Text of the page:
Turkey's President Erdogan and US Republican Senator Lindsey Graham held talks over proposed “safe zone” in Syria and US troop withdrawal. Graham and Erdogan also attended a concert of renowned Turkish pianist in Ankara.
Turkish President Recep Tayyip Erdogan on Friday met with US Republican Senator Lindsey Graham in Ankara to discuss regional issues, including the withdrawal of US troops from Syria and a proposed "safe zone" along the Turkey-Syria border.
Turkey's Foreign Minister Mevlut Cavusoglu, presidential spokesman Ibrahim Kalin and presidential communications director Fahrettin Altun were also present at the closed-door meeting.
After the talks, the officials from both sides attended the concert of renowned pianist Fazil Say at the Ankara Congressium Center.
The artist previously became a topic of conversation in Turkey for his polemics against the government.
The concert was on the premiere of the Trojan Sonata, which is a 40-minute and 10-part piano sonata.
Say invited Erdogan to his concert after the president expressed his condolences on the death of Say's mother.
US Senator Graham joins Turkey's President Erdogan to attend renowned Turkish pianist Fazil Say's concert in Ankara, following their talks over Syria and regional issues pic.twitter.com/gq1cEkSuXc— TRT World Now (@TRTWorldNow) January 18, 2019
Who is Fazil Say?
Born in 1970 in Ankara, Say began his journey of music at the age of four. He studied piano and composition at the Ankara State Conservatory.
At the age of 17, he won his first championship at the European Union contest and was awarded a scholarship to study five years with David Levine at the Robert Schumann Institute in Dusseldorf.
At the age of 24, he won the European championship at Young Concert Artist International Auditions Contest.
In 1995, he became world champion at Young Concert Artist International Auditions Contest.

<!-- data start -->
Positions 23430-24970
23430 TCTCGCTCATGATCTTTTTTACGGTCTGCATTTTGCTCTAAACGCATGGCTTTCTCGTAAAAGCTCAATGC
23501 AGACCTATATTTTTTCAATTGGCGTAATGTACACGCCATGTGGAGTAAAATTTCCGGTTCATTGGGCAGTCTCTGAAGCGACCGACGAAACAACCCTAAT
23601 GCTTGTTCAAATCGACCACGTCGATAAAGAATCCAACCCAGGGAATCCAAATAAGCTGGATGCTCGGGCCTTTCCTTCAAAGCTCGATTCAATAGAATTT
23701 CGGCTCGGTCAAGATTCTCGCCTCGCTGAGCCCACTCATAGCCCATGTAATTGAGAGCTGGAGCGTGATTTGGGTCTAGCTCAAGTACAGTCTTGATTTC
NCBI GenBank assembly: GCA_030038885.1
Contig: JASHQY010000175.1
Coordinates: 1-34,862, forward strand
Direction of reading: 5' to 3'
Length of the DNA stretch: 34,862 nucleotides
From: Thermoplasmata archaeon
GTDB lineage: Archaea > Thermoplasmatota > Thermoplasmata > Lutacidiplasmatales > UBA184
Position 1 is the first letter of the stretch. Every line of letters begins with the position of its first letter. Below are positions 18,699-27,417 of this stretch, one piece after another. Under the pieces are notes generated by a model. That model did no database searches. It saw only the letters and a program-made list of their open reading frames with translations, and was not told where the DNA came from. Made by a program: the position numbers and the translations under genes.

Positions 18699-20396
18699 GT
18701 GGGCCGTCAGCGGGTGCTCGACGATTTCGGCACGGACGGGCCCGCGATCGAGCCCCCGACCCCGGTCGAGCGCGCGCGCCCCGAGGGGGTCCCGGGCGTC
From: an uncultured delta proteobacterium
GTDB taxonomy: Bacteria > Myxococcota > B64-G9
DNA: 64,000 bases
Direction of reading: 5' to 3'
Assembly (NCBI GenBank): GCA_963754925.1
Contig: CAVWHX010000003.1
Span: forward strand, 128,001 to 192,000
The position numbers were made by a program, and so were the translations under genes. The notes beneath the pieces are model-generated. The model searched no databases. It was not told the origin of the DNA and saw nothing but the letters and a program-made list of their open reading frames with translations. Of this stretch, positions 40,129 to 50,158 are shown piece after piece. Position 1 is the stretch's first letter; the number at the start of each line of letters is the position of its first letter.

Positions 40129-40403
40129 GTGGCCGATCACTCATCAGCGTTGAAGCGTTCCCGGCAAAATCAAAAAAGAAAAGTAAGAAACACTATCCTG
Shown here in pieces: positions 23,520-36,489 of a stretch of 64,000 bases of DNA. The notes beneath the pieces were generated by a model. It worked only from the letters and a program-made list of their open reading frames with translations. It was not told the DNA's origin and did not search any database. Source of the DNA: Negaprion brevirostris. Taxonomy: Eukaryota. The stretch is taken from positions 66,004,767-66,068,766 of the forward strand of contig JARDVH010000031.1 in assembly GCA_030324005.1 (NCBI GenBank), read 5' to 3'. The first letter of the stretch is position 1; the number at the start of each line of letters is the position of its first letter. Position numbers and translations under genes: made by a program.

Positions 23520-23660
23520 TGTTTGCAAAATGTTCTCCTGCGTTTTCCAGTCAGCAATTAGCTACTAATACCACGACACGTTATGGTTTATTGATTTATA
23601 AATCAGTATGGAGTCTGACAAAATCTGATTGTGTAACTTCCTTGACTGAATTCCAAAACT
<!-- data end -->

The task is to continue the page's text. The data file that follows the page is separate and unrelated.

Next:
In 2008, he was appointed "Cultural Ambassador" by the European Union.
Say is just as much a composer as he is a pianist.
He wrote 'Black Hymns' at the age of 16. In 1991, he premiered his Concerto for Piano and Violin with Berliner Symphoniker – a Symphony orchestra in Berlin, and in 1996 his second piano concerto Silk Road was given its first performance in Boston.
Turkey, US can solve problems together
Also on Friday, Turkey's defence minister said promises made in Syria's Manbij were not kept and his country would not allow the establishment of a terror corridor on its southern border.
"The promises made in Manbij weren't kept, the YPG and PKK are two sides of the same coin, and Turkey is fighting PKK/YPG, Daesh and FETO terror groups," Hulusi Akar stressed during a meeting with Graham.
The latest developments in Syria and Turkey-US cooperation were among the topics discussed during the meeting.
Here's what Turkey's Defence Minister Hulusi Akar told US Senator Lindsey Graham:— TRT World Now (@TRTWorldNow) January 18, 2019
- Promises given on Manbij were not kept
- YPG and PKK terror group are same
- Turkey won't allow a terror corridor on its southern border
- US, Turkey can work together to overcome these problems pic.twitter.com/XYg9i4i9Mw
Manbij remains under the control of the PYD/YPG, the Syrian affiliate of the PKK terrorist organisation. During its 30-year terrorist campaign against Turkey, the PKK has taken some 40,000 lives.
On Wednesday, a bombing in Manbij killed three US soldiers.
The attack came after US President Donald Trump's surprise announcement last month of the withdrawal of American forces from Syria.
The pullout decision came during a phone call with Turkish President Erdogan in which the two leaders agreed on the need for more effective coordination over the civil war-torn country.